I’ve long found the name, La Paz, to be more ironic than descriptive. We’ve just spent 16 days in this beautiful highland city, but it would be an understatement to simply say it was not a peaceful time. On the social and civic level, the background music for our stay has been fire crackers that recently upgraded to dynamite. The country is in the middle of a civil war between two groups of Bolivian miners: those employed by the government since the nationalization of the mines and those belonging to the labor unions. Both groups are claiming rights to the Colquiri mine in the mountains south of La Paz. The government has made promises to both groups and is finding it difficult to reconcile these promises. Angry miners have marched and clashed with each other and with the police. There have been causalities in the center of the city. Roads to other parts of the country have been blocked.
Having a peaceful name does not guarantee a peaceful reality.
I know two other cities named Peace, one of which I’ve been in, one I’ve dreamed about visiting. I’ve been to Salem, Oregon (Shalom in Hebrew). I’ve always wanted to visit Jerusalem in Israel. In spite of her name, Jerusalem has had only rare windows of peace, but these give glimpses of her promised future, bright with the fullness of peace and justice. It’s the present that is the problem.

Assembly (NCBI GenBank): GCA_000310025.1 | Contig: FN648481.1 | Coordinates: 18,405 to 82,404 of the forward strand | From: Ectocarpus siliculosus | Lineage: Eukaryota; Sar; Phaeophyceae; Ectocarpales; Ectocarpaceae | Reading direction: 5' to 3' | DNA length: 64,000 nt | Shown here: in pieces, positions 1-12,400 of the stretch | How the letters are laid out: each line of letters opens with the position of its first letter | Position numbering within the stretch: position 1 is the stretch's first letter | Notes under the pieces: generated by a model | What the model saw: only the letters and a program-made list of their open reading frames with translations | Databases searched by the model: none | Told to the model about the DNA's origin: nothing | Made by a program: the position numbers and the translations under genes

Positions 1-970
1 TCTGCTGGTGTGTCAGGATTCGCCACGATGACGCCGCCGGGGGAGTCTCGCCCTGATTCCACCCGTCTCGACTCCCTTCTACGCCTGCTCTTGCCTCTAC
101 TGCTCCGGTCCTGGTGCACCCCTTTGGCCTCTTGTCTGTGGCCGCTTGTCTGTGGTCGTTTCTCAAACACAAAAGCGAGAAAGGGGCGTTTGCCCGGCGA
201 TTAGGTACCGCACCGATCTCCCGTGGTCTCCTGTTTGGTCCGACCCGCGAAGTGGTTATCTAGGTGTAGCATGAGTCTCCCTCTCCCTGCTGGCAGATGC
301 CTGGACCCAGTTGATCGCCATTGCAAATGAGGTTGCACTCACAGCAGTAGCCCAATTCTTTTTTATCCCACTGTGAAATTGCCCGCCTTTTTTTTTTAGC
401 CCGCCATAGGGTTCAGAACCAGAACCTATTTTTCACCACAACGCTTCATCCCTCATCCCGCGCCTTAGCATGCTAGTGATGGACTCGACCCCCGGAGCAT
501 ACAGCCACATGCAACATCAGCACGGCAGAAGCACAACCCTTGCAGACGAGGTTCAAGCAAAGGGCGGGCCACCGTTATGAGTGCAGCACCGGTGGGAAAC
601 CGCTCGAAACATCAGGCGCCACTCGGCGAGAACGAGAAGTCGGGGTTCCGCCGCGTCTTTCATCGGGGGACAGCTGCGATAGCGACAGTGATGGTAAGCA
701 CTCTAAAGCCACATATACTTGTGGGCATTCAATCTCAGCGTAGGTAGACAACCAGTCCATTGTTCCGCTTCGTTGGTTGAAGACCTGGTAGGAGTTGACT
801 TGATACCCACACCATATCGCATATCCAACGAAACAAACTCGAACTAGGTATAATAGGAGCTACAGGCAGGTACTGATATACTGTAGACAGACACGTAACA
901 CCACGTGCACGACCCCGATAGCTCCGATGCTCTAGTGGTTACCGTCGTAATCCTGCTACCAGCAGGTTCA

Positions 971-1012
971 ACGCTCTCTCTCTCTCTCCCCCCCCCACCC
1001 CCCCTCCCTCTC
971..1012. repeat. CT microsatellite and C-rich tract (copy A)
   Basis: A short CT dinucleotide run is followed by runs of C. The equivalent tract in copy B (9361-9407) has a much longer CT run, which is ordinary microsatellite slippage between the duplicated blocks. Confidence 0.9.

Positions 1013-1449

I’m reminded of the command in Psalm 122 to “Pray for the peace of Jerusalem.” Pray for the peace of the city of peace. Psalm 122 is one of the psalms of ascent that pilgrims prayed on their way up the mountains to gather for worship and celebration in Jerusalem. The command to pray for her peace in this psalm may have been particular to that city, but as intercessors and workers for peace and justice, we may take to heart our responsibility to pray for the peace of the cities where our pilgrimages take us.
All our activism for peace and justice is not holistic or complete if it does not include prayer. Of course, it works the other way, too. Our prayers are empty if not followed by obedient action.
Lord, bring together our activism for peace and justice and our life of prayer and contemplation. Integrate our lives that we may effectively partner with you in bringing about your purposes for peace on earth. Amen.
Contributed by Nancy Thomas, North Valley Friends